He leaned over his desk. A professor imparting wisdom to a student. Bond had a scowl between his eyebrows. I sipped some of their excellent coffee and breathed deeply. The stench of the jungle was gone, but the memories from Jungle Survival School and operations in the rain forests of the Philippines on advisory missions had left deep memories of the unique odor.
“Okay, gentlemen, thanks for the extraterrestrial visit and educational experience; impressive. My question stands: what do you want from me?” I said.
“Simply put, we want you to organize and lead a team to teach the Origii how to fight the Hanoe,” M said.
Simply put, simply insane.
“Bullshit. I’m forty-three, out of condition and have a gimpy leg. I’ve hung up my weapons and beret. As I told the CIA when they came calling, ‘Forget it.’”
“Thomas, if I could go in, advise the Origii and lead them against the Hanoe, I would. I’ve done it before—all our kind have, for thousands of years. Technology has enabled us to live longer than you can imagine. Now, though, only one of us remains who can undertake the mission—but he cannot do it alone,” Bond said.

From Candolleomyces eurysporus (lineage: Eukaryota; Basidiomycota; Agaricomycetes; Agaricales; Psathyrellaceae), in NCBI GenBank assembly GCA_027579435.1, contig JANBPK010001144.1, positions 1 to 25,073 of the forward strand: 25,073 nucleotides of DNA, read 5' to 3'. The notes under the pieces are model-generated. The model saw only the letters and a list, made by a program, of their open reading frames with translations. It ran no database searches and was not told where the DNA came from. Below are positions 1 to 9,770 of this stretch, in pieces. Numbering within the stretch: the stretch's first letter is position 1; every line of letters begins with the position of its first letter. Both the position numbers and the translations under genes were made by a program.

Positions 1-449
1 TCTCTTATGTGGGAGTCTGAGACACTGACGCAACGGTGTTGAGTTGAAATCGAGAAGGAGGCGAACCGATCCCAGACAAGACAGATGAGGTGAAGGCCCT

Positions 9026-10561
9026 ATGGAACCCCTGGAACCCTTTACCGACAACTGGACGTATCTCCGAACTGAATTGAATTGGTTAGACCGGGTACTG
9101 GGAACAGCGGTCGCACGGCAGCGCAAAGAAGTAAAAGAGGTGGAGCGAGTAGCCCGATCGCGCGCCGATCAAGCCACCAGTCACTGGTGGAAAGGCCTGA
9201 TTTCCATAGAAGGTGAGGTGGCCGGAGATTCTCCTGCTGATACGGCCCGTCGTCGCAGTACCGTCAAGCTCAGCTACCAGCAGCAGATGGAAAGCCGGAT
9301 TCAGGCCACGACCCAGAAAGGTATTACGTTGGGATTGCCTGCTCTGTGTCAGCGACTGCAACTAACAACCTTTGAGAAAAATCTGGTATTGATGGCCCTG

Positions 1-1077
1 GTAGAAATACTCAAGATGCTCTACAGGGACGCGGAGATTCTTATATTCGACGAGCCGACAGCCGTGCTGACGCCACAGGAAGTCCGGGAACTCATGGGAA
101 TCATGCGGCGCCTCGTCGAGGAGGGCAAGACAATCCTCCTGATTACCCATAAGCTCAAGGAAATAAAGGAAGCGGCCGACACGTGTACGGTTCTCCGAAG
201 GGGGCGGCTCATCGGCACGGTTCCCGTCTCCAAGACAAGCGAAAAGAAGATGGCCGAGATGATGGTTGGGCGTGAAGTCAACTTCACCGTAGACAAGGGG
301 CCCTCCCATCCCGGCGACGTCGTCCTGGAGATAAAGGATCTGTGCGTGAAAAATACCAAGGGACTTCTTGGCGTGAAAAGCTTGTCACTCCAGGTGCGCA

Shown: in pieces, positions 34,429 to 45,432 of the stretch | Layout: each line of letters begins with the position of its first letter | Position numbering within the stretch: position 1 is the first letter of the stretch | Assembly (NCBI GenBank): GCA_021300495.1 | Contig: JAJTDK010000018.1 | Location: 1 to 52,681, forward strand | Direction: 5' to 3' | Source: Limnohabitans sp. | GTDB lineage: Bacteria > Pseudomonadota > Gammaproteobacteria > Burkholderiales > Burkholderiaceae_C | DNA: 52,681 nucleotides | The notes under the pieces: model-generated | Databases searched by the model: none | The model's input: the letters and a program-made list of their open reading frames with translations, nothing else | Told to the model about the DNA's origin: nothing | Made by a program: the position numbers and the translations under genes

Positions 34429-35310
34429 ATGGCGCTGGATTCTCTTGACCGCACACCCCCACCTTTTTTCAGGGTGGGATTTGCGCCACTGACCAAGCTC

“Gentlemen, it has been a truly unexpected pleasure to meet you. No matter what you really look like, I feel as if I’ve been transported to a movie set and met legendary stars. Please excuse me I must go. I hope you can find help for the Origii. I’m not your solution,” I said.
I stood and shook both their hands and left. On the way out I thanked Moneypenny for her kindness.
“Check your business bank account when you return to your office. I’m sorry to see you leave,” she said.
She was a sweet fabrication, but I left anyway.
The next stage of the story involves the hero, Thomas, meeting with his mentor. He then begins to assemble a team to complete the mission.
Your comments are welcome.